By Lisa Macdonald
On August 17, 1985 the National Committee of the Democratic Socialist Perpective (then named the Socialist Workers Party) voted to end the party’s affiliation to the Fourth International, the international organisation founded in 1938 by the Russian revolutionary Leon Trotsky and his supporters around the world.
This decision, which was subsequently endorsed by the DSP’s 11th Congress, held in Canberra in January 1986, was the result of a process of rethinking within the DSP about many of the ideas it had shared in common with other parties adhering to the Trotskyist movement.
[The following is the introduction to a new pamphlet, Comintern: Revolutionary Internationalism in Lenin's Time, produced by the Canadian Socialist Voice collective.
By Malik Miah
Malik Miah is a member of the Editorial Board of Links and of the US socialist organisation Solidarity.
Norm Dixon is a member of the National Committee of the Australian Democratic Socialist Party and a journalist for Green Left W
- The central strategic problem: class alliances in the dominated countries
- The Mexican example
- End of the semi-feudal aristocracy
- National and democratic tasks in the era of neo-liberal globalisation
- The DSP on Indonesia
- The debate inside the RSDLP
- Lorimer's concessions to permanent revolution
- Lenin: from 'bourgeois republic' to 'Commune state'
- Lessons of Spain
- Two-stage theory
- Weaknesses of the permanent revolution theory
- Underestimating the role of the proletariat, underestimating the role of the party
In the fight for socialist renewal, international collaboration cannot be on the basis of total agreement on theory, strategy or tactics. All or some of the members of organisations the Democratic Socialist Party seeks collaboration with hold or tend towards the permanent revolution theory. These include the sections of the Fourth International, the Scottish Socialist Party, the Pakistani Labour Party, the NSSP in Sri Lanka, Solidarity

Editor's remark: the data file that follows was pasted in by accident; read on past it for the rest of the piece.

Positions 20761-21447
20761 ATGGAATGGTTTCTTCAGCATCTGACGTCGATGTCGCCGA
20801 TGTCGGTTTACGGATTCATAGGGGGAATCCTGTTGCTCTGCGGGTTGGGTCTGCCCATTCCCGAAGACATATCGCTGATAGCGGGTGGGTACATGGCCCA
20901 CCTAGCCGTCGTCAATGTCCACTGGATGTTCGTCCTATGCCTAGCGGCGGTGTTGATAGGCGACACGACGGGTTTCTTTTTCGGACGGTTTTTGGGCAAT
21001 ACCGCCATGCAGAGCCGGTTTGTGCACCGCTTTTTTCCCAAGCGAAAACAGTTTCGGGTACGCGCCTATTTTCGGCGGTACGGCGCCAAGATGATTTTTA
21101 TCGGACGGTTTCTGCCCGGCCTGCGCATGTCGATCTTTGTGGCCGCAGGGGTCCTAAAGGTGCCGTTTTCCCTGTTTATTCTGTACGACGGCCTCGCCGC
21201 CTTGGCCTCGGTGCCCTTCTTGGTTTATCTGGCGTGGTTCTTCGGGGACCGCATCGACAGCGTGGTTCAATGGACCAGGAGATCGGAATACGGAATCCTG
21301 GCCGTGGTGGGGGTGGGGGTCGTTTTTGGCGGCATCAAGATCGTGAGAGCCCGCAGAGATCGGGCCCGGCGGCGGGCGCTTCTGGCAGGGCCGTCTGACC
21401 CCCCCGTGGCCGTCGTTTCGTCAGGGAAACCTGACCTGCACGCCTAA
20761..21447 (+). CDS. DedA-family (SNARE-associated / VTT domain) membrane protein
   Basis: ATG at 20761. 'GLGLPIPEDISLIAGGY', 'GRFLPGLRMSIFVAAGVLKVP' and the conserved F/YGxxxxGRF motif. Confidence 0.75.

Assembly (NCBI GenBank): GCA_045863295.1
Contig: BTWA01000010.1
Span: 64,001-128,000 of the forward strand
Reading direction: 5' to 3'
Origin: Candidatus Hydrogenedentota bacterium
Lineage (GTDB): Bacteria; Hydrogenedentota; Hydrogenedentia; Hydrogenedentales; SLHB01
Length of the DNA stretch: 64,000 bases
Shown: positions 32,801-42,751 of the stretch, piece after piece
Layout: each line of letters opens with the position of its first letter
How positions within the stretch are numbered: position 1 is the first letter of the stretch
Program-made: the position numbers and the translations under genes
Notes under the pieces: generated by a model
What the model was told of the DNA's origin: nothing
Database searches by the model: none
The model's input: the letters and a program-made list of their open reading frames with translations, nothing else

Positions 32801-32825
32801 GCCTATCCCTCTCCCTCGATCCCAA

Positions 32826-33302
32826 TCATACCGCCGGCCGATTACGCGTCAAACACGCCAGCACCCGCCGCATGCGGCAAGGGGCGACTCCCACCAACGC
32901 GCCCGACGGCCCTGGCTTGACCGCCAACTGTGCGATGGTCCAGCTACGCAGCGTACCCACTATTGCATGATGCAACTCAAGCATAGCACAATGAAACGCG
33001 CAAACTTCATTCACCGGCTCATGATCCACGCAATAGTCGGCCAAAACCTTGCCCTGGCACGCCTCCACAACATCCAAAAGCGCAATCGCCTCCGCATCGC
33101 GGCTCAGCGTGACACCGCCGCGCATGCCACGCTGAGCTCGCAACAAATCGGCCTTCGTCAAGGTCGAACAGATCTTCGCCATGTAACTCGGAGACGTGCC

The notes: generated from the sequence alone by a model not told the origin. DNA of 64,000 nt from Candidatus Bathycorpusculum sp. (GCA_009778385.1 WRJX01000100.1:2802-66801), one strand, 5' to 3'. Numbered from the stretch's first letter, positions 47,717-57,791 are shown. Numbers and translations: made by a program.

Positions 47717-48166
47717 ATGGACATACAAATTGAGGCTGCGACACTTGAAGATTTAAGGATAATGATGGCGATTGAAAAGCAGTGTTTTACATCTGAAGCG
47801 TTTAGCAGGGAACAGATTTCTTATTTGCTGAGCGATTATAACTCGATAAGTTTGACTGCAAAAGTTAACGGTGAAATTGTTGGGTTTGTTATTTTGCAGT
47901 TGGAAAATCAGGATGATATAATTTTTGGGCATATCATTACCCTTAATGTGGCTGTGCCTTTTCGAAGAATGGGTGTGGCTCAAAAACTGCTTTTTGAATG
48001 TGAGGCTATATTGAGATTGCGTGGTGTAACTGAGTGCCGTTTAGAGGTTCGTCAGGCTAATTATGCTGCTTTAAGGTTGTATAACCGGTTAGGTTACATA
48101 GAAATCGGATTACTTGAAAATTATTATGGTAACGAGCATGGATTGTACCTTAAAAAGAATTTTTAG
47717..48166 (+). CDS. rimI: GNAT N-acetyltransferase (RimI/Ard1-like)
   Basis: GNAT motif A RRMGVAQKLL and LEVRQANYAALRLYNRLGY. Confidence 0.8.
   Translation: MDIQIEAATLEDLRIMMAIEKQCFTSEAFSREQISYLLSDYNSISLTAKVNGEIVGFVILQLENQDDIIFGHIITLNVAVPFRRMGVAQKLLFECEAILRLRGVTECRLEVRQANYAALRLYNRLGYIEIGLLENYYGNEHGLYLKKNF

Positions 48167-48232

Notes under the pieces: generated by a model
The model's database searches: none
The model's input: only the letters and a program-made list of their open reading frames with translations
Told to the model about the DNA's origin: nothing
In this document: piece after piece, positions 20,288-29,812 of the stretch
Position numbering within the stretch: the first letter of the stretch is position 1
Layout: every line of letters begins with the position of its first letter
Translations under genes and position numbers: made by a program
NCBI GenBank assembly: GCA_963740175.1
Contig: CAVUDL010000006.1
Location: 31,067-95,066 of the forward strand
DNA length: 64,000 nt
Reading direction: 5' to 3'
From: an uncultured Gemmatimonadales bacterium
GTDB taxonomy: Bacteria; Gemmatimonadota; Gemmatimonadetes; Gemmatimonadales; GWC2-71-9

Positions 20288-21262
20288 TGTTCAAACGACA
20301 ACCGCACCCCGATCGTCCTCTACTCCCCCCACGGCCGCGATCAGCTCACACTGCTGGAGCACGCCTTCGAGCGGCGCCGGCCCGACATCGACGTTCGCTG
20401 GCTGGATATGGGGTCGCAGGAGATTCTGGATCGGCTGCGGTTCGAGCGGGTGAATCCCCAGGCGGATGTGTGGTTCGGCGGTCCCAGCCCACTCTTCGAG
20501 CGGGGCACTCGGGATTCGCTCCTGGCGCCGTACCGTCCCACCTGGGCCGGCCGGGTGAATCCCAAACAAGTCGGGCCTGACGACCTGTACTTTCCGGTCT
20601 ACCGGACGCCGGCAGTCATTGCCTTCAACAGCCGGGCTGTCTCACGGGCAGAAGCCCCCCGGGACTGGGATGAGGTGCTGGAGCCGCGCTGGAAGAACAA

- Once again on the purpose of my pamphlet
- 'Two Tactics' and the bourgeois revolution
- The 'democratic dictatorship' and the bourgeois republic
- Lenin's and Trotsky's 'conceptions' of the revolution and 1905
- The October Revolution and 'permanent revolution'
- Once again: what is the socialist revolution?
- National oppression, national-democratic revolution and socialism
- Conclusion: what's wrong with 'permanent revolution'?
By Phil Hearse
- The DSP's position on revolutions in the dominated countries
- The socialist revolution, Russia and Spain
- Russia: how the revolution opened the way for capitalism and bourgeois rule (according to Lorimer)
- Conclusion: agreement and differences between the DSP and permanent revolution
"The International of Crime and Treason [i.e., the counter-revolutionary coordination of imperialism—PH] has in fact been organised. On the other hand, the indigenous bourgeoisies have lost all their capacity to oppose imperialism—if they ever had it—and they have become the last card in the pack. There are no other alternatives: either a socialist revolution or a make-believe revolution."—Ernesto Che Guevara, Message to the Tricontinental 1967 (emphasis added).
"You must struggle for the socialist revolution, struggle to the end, until the complete victory of the proletariat. Long live the socialist revolution!"—V.I. Lenin, "Speech at the Finland Station" on arrival back in Russia, April 1917
By Doug Lorimer
- 1921 Comintern resolution
- Public debate
- Party discipline
- Ideological heterogeneity
- Lenin's struggle for a Marxist party
The disintegration of the Stalinist regimes in Eastern Europe and the Soviet Union opened an important debate within the Marxist movement about how to evaluate the history of the socialist movement, and especially of the Bolshevik Party, the party that led the world's first successful socialist revolution. One of the central aims of Links has been to provide a forum for such debate.
It is obviously important to carry out this evaluation in a way that does not make the mistake of confusing Stalinism with the theory and practice of the Bolsheviks when Lenin was the foremost leader of that party. Moreover—as was only to be expected—there are different views of what constituted the theory and practice of Bolshevism. Some of these differences have revolved around the role of Grigory Zinoviev.